For half a year I work at the KNMI now, working an modelling of the ocean biogeochemistry, tending to use only free software. Now for something in the context of my work which is mostly unrelated to computing: a cruise over the Atlantic to collect measurements!
Two cruises have been planned for the GEOTRACES project for this year. One will cover the course Reykjavíc--Hamilton and the second the course Hamilton--Fortaleza. Before the start of these cruises the equipment had to be tested on a shorter cruise, which I joined. This small cruise started from Texel and the original plan was to go to Reykjavíc (Iceland). Here the researchers for the bigger cruises would get on the ship. However, in view of the volcanic activity on Iceland and all the air traffic problems resulting from it, it was decided to go to Scotland instead.
We planned to leave the port at Texel on the 22nd of April but, as often happens with preparations, things got delayed. Added to this, we needed high tide to sail out to sea. This is why we left on Friday the 23rd of April. The North Sea was calm and the sun was shining. It was my birthday, so we ate pie and I got a book which was later signed by everyone on board.
The next day the weather was grayer and I got sea sick in such a way that I did have a chance to participate in or observe any activities on board.
On the third day, April 25, the Very Large and the Ultra Clean sampling systems were let down and pulled up successfully. Both systems contain 24 samplers, each twelve litres in volume. The Ultra Clean is especially useful for the measurement of metal concentrations, because the system is mostly made of plastic to prevent the water from getting into contact with metal.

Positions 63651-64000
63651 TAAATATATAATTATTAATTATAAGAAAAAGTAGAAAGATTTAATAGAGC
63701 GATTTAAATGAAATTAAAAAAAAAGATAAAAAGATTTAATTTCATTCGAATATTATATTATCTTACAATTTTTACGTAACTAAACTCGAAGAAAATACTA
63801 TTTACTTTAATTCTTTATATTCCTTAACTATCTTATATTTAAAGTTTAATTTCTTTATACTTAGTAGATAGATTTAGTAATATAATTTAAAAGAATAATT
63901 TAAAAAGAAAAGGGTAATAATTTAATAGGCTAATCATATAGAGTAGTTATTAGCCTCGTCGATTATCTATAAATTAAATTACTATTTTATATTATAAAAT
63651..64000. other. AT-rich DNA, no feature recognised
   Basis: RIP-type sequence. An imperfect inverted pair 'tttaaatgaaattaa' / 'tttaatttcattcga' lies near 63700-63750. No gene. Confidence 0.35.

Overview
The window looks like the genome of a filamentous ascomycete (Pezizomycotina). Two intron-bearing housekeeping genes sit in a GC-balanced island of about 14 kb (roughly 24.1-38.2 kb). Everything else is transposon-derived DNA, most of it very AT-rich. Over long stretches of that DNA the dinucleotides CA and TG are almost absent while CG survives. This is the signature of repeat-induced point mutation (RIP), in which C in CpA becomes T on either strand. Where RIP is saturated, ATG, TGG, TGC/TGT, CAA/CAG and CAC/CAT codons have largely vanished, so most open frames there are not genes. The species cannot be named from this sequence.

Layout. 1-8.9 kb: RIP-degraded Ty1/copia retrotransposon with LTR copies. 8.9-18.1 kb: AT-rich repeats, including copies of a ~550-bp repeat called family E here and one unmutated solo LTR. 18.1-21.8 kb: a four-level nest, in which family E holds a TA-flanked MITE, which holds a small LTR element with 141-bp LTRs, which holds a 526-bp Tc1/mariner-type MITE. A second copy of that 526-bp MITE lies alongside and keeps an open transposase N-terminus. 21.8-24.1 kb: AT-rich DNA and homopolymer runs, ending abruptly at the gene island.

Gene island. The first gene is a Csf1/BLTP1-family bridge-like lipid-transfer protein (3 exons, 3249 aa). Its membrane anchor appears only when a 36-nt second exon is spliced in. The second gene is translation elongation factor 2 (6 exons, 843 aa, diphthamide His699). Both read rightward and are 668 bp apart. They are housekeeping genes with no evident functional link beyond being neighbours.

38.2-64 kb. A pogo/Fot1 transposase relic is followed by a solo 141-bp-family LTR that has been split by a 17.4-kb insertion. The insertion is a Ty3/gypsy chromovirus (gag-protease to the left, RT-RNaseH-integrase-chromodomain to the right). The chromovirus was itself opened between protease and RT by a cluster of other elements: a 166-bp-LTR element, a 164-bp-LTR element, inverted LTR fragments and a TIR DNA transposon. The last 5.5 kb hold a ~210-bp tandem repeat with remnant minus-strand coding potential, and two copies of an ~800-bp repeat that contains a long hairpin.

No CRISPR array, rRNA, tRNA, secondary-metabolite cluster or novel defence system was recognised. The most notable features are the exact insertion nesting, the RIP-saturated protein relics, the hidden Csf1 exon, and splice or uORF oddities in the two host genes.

Leslie and Steven explained the CO2 measurements to me. They measured the alkalinity and DIC (Dissolved Inorganic Carbon), from which concentrations of carbon dioxide, bicarbonate and carbonate can be calculated. The most ingenious I found the measurement of DIC, for which first all ions are converted to carbon dioxide by means of an acid. The resulting liquid is radiated by light with the specific wavelength where carbon dioxide molecules are ionised. Two electrons are measured per molecule. The electric current is integrated by a measurement device. The resulting charge can then be used to calculate the number of mole of carbon dioxide, which is the same as the DIC concentration from the sample.
In the evening there were two lectures; one presented by me about the modelling of trajectories in the ocean, and the other by Gregory about the measurement of concentrations of silicium.
On the fourth day the sampling systems were let down a bit deeper: about one kilometre. An electric connector of the Very Large sampling system seemed to be leaking. After the replacement of a rubber ring there was no more leakage.
In the end we managed to test everything with success. It was interesting to see how the samples were taken, what can go wrong and how some of it is analysed. This gives insight in how difficult it can be to determine the properties of the ocean and how sparse data points are compared to the enormous size of the ocean and the number of available data in models. Also it gives an idea where errors in measurements can arise. In the morning of the fifth day, April 27, we sailed into Scrabster, a harbour on the far North of Scotland. Half a dozen people went off board and new scientists went on board for the cruise to Bermuda.